Medicare has often been in the spotlight due to its rapidly escalating costs. No Congress has ever dared take it on — at least until now.
Even some Democrats are willing to start cutting a program that was introduced in 1965 during a very different time in our nation’s development. It was a center piece of LBJ’s Great Society. The only thing great about it today is the crushing impact it will have on our economy in the years to come. We must act now if we are to stave off another financial disaster lurking in the shadows.
Medicare was positioned as low-cost hospitalization and medical insurance for the nation's elderly and currently has nearly 10 percent of the entire population on its rolls. When Medicare was enacted in 1965, it was open to anyone aged 65 and older, in line with life expectancy expectations of 70.2 years back then. Today, the average life expectancy is above age 78. Yet enrollment still begins at age 65. That’s a plan out of sync with today’s healthcare coverage planning.
Medicare — like so many other government programs of entitlements, subsidies and social welfare — has become unconnected to its original assumptions and goals.
The problem is our political class prefers to assume blissful ignorance when confronting difficult issues. No surprise here.
What is surprising is the genesis of bi-partisan support starting to emerge that is willing to at least consider new Medicare funding options. Leading the drive for the GOP is House Budget Committeeman Paul Ryan. Although he has yet to persuade Harry Reid, behind the scenes some of his fellow Democrats are looking for a compromise.
It currently costs the federal government $397 billion annually for Medicare and is expected to climb to over $500 billion by 2016. The Urban Institute recently released a study showing the average person who turns 65 this year will receive more benefits from Medicare than they paid in. Clearly, funding this benefit is not sustainable, especially when some 78 million baby boomers are beginning to become Medicare eligible. According to U.S. Census projections, in 2011 more than 2.77 million will turn 65. That's 7,596 people aging into Medicare every day.
The number of newly Medicare-eligible seniors increases every year after that peaking in 2025 when about 4.267 million people — or 11,691 a day become eligible.
The cruel reality is the U.S. must undergo a fundamental change in its approach to entitlement programs.
At one time, the American government believed it should and could take care of all of its citizens regardless on their contributions.
Whatever your need, the government would pay for it. A noble idea, but one that was seriously flawed since the cost of sustaining such programs was largely glossed over or simply ignored.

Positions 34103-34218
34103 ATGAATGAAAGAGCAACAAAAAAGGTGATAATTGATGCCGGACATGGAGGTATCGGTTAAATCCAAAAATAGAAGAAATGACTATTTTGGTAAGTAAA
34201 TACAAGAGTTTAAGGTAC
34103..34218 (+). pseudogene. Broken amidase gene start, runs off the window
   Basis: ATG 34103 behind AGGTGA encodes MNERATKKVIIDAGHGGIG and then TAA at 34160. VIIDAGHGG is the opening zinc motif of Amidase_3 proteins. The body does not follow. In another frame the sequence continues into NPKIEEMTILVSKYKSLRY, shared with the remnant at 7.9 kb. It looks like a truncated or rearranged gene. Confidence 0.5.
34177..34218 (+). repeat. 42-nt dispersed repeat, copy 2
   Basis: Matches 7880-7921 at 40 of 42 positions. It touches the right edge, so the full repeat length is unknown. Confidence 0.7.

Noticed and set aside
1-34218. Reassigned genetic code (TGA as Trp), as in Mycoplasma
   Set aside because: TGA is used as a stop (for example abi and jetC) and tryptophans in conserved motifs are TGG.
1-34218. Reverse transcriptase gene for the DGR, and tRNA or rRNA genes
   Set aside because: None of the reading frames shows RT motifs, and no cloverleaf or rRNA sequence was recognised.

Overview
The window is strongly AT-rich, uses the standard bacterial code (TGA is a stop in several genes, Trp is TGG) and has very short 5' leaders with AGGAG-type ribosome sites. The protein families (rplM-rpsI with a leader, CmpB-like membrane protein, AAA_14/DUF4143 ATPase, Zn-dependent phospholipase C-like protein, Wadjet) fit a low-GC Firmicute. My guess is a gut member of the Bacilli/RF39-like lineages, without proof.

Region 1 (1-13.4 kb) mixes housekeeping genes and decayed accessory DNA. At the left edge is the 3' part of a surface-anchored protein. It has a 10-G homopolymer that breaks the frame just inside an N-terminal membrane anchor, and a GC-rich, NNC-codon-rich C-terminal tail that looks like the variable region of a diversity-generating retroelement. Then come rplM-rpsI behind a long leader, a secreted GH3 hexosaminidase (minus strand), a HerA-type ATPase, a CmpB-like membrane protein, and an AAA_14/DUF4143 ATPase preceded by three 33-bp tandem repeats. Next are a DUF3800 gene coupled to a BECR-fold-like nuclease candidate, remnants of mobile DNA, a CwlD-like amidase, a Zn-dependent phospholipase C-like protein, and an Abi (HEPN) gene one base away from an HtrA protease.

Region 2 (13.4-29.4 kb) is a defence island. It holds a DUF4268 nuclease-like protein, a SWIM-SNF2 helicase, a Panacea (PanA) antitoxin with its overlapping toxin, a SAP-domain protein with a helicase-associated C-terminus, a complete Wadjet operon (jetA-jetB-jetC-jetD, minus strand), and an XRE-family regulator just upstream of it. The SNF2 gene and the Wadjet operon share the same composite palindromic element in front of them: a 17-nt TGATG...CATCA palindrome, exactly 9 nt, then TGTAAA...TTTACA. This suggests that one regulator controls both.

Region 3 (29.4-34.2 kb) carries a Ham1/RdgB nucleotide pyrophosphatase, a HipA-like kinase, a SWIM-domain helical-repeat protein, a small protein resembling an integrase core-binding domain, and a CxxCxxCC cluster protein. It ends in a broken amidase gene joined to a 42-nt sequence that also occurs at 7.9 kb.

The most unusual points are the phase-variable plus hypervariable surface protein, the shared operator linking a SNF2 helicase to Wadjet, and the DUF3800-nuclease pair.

Now we see the folly of such thinking. Millions of younger Americans are already convinced that Social Security in its present form will not be available to them when they retire. And now millions of older Americans will come to realize that Medicare in its present form will no longer have the money to pay for their long-term healthcare.
Yet, before we despair about our retirement and health benefits, there’s a new wind blowing in Congress that puts the responsibility in the hands of the average citizen. We’re seeing some traction on Capitol Hill for allowing workers to put money into their own savings accounts tax-free that can be used for their retirement instead of relying on Social Security.
Medicare is the next program that can take advantage of such thinking.
One proposal being floated is that when people reach age 65 they would have a number of private insurance payment plan options, with the government paying the first $15,000 in premiums. Payments could be adjusted based on income and serious health conditions. The Ryan plan, if enacted, is scheduled to take effect in 2022, when Americans turning 65 will no longer be paid directly by the government. This will save billions of dollars without jeopardizing the quality of care.
Any move to dramatically change Medicare is sure to go nowhere in the present Senate but at least some Democrats recognize something has to be done – and the solution isn’t Obamacare.
We need bold thinking and a willingness to recognize a great nation doesn’t have to guarantee all things to all people. Healthcare is important, but even while the Constitution seeks to “promote the general welfare.” It doesn’t guarantee that Americans are entitled to government sponsored healthcare coverage.
It looks like Congress may be finally grappling with that reality.
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